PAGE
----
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Yet another voter initiative may be headed for the Utah ballot next year.

While petition drives already are underway to ask voters to raise taxes for schools or allow medical marijuana use, another now is forming to create an independent redistricting commission.

It would handle redrawing congressional and legislative district boundaries after the 2020 Census — in the wake of allegations that gerrymandering by the Legislature last time gave Utah Republicans unfair advantages.

The new drive is called the "Better Boundaries" initiative. A new political issues committee, Utahns for Responsive Government, has formed to push it and it expects to file papers within a few weeks to start collecting the required 113,143 signatures to qualify for the ballot.

Its co-chairmen are former Salt Lake City Mayor Ralph Becker, a Democrat, and Republican Jeff Wright, a former candidate for Congress and national finance director for former Utah Gov. Jon Huntsman's presidential campaign in 2012.

"Our communities will be best served when legislative and congressional districts are drawn by a neutral commission rather than by people who will campaign in those districts," they said in a joint written statement.

Becker said organizers are still working with attorneys and others on exactly how such an independent commission would work and who would serve on it. They are not yet ready to say much about specifics — which will come when the group files to start collecting signatures.

"We're still in the formation stage," Becker said.

The joint statement added, "As Utahns continue looking for ways to improve government in our state and in our country, voters across the political spectrum agree that the people should choose their politicians, and not the other way around."

It also said that "Republicans and Democrats who support better boundaries have come together to pursue that goal, and we are working diligently to design a process that will meet the needs of Utah voters."

Currently in Utah, the Legislature redraws political boundaries for Congress, the Legislature and the state school board, subject to a possible veto by the governor. It always proves controversial as politicians seek an edge in the process.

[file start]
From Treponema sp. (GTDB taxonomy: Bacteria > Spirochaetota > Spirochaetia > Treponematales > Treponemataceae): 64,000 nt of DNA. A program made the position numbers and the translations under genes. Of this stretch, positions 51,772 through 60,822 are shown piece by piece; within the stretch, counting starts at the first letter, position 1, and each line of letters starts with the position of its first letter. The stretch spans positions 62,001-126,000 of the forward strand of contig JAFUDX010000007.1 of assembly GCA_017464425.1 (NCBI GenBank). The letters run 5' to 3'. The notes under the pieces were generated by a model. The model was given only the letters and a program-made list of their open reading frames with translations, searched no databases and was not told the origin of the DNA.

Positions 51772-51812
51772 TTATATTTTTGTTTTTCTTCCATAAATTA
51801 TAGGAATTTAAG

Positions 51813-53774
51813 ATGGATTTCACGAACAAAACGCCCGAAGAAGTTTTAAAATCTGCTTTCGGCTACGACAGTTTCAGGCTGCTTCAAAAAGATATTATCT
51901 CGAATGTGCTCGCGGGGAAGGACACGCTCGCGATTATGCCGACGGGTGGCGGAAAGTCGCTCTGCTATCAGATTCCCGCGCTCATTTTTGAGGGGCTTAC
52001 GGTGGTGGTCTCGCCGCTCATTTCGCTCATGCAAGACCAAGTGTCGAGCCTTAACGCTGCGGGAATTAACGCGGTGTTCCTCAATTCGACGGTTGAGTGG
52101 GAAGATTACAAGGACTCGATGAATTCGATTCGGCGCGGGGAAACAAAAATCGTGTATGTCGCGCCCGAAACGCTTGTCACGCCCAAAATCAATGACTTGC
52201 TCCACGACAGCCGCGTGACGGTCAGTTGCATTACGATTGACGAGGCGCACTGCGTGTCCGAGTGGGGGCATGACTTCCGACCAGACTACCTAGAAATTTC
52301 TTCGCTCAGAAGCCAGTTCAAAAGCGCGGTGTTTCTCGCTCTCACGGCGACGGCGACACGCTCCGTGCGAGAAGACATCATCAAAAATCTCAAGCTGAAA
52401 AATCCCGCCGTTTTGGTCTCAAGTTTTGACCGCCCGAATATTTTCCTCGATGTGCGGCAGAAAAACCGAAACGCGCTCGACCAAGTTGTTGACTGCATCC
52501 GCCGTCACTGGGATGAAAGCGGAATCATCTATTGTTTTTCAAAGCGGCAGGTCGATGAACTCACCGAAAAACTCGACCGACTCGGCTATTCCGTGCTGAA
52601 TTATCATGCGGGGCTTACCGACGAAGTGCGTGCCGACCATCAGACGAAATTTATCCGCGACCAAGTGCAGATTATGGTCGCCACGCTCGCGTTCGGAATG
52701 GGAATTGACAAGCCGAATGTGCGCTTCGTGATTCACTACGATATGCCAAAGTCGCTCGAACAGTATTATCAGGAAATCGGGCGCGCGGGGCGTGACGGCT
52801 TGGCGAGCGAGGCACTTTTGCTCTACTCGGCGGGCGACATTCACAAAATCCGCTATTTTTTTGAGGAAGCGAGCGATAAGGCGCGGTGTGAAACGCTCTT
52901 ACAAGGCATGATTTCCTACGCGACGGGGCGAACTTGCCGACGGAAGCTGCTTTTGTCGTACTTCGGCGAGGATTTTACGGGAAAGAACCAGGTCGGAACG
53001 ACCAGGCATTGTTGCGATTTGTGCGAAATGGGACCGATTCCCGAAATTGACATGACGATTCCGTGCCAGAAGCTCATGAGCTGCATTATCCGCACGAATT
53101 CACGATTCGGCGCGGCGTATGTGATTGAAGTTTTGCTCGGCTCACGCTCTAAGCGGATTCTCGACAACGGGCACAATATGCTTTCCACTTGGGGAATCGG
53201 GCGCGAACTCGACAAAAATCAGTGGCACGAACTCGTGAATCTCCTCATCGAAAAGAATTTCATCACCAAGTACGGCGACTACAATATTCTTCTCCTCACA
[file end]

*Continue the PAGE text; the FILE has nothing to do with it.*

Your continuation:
After the last redrawing, for example, then-Rep. Jim Matheson, D-Utah, accused legislators of splitting up his old district four ways and making re-election impossible in the district where he lived — so he chose to run in an adjacent district that included more sections of his old district.

With the unusual move, Matheson barely won re-election — by 768 votes — over challenger Mia Love in 2012. Two years later, he chose not to seek re-election, and Love won the seat.

Democrats complained bitterly that the last redrawing of congressional districts broke up Salt Lake County — where most Democrats in the state live — so that slices of it were included in each of the state's four U.S. House districts, diluting Democratic strength to make it more difficult for the minority party to capture any seat.

Last month, a nationwide analysis by The Associated Press said Utah redrew its legislative districts in a way to give Republicans extra help. It said Republicans won an average of 64 percent of the votes in each district, but won 83 percent of all the seats.

It figured that helped Republicans to win three more seats than it likely would have if districts had been drawn more equally.

Rep. Rebecca Chavez-Houck, D-Salt Lake City, has pushed a bill in the Legislature for years to create an independent advisory group to oversee redistricting in 2021. HB411 failed to receive even a hearing in this year's legislative session.

While the GOP-controlled Legislature has shown little interest in an independent redistricting commission, polls have shown Utah voters like the idea.

A poll two years ago found that 65 percent of Utahns want an independent commission to handle redistricting, while 25 percent favored having the Legislature continue to handle it.

In the other two initiatives aiming for the ballot next year, Our Schools Now is attempting to raise taxes by $700 million for education, while the Utah Patients Coalition is trying to legalize medical marijuana.